Remember when food trucks were the new threat to “traditional” restaurants?  Or how about the fast-casual concept that was sparked by the likes of Chipotle?  Even reminiscing on sentimental moments, childhoods were forever changed with the invention of the ‘Happy Meal.’  The dining industry is everchanging, yet the Sunshine State is handicapping innovative restaurant owners’ by prohibiting the selling of items not contained within six outdated categories, established at a time when Forrest Gump was number one in box office sales.

Big names TopGolf, Walmart, and Target have recently taken issue with Florida’s old-fashioned “Restaurant Rule” that is affecting restaurant owners across the state.  These entities and the State are at odds over what may be sold at a licensed restaurant, specifically, those trying to sell liquor on the premises.  Directly at issue is the validity of a state agency’s rule attempting to define “Items Customarily Sold in a Restaurant.”  The State contends that the rule’s fixed list sufficiently outlines all items that are customarily sold in a restaurant.  That list is limited to the following:

  • Ready to eat appetizer items;
  • Ready to eat salad items;
  • Ready to eat entrée items;
  • Ready to eat vegetable items;
  • Ready to eat fruit items; or
  • Hot or cold beverages

What the State fails to see with this antiquated list, ironically, is that the only thing customary about restaurants, and dining in general, is perpetual innovation.    In recent years, it has become increasingly customary to see a blend of grocery and restaurant concepts better known as “grocerants.”  In a grander scheme, major grocery retailers such as Wholefoods have adopted this concept to counter the decline of in-store customers due to the rise of online grocery shopping.  However, Florida’s aversion to hard liquor, since the days of Prohibition, are hindering the grocerant and similar concepts.

It is this hinderance that has caused the aforementioned companies to challenge the agency rule’s validity due to its vagueness.  Other than the list attempting to define “items customarily sold in a restaurant, the rule includes a provision allowing for other items to possibly be sold if, and only if, one could successfully petition to the agency that the item is, wait for it . . . customarily sold in restaurants.  This is somewhat circular in nature, and the rule is unclear as it seems the limited guidance could have been similarly effective if reworded to simply ‘food and beverage.’  The companies argue that the rule itself operates in part as an admission of its’ own vagueness with the inclusion of this provision.  If a consumption on premises liquor license holder or a licensed restaurant wanted to sell something other than food and beverage, they have to seek approval with no standards whatsoever.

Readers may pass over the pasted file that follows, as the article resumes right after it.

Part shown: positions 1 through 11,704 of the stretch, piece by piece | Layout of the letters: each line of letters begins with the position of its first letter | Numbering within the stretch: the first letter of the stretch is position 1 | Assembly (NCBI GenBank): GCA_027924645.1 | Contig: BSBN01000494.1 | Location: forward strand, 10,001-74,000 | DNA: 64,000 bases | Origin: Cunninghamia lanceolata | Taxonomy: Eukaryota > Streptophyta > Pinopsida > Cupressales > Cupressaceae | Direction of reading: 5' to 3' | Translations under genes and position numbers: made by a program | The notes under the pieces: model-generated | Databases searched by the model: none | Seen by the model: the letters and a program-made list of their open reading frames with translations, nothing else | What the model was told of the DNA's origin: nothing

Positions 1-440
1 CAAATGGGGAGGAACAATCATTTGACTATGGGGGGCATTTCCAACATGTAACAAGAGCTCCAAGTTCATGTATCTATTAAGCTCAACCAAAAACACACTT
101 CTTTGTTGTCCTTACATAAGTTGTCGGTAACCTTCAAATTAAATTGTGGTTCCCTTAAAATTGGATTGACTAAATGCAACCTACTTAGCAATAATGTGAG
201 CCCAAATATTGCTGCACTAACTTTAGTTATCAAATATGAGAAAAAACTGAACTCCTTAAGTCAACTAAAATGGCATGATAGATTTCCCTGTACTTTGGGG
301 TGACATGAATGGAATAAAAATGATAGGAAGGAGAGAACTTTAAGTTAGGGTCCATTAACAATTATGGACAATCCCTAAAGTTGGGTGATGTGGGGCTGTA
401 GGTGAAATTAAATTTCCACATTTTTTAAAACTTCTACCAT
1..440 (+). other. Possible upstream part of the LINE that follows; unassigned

The companies also contested that due to the arbitrary and vague nature of the rule, even the agency itself “routinely ignored and/or refused to apply [it].”  It is the companies’ assertion that due to the lack of guidance or parameters, the agency granted several applications for consumption on premises licenses for entities that sell items beyond those specifically listed in the rule, without the applicants being required to separately petition to establish that the items are customarily sold in restaurants.  In fact, one of the petitioners, TopGolf, was only recently informed that its Florida locations, which are licensed for consumption on premises, are prohibited from selling items other than those listed in the rule, despite the agency being fully aware of the selling of these items at the time it issued the licenses.  This form of selective enforcement is exactly what the companies are striving to prevent.

For close to a century, Florida’s Prohibition-era law has limited the market for distilled spirits to designated areas, i.e., a building separate from grocery items, a la, Publix Liquors, or administratively with liquor licenses only being granted to restaurants or other special areas.  Businesses and applicants seeking a consumption on premises license are being put in an extremely compromising position.  They are being given no guidance with how to comply with a rule, that purports to provide just that, guidance.  Therefore, consumption on premise liquor licensees, such as TopGolf in this case, may suddenly be told that they are not in compliance with this rule.  Even worse, restaurant owners may forego potential profits and business strategies, by not trying to obtain a consumption on premises license in fear that they may not be able to comply with unknowable standards.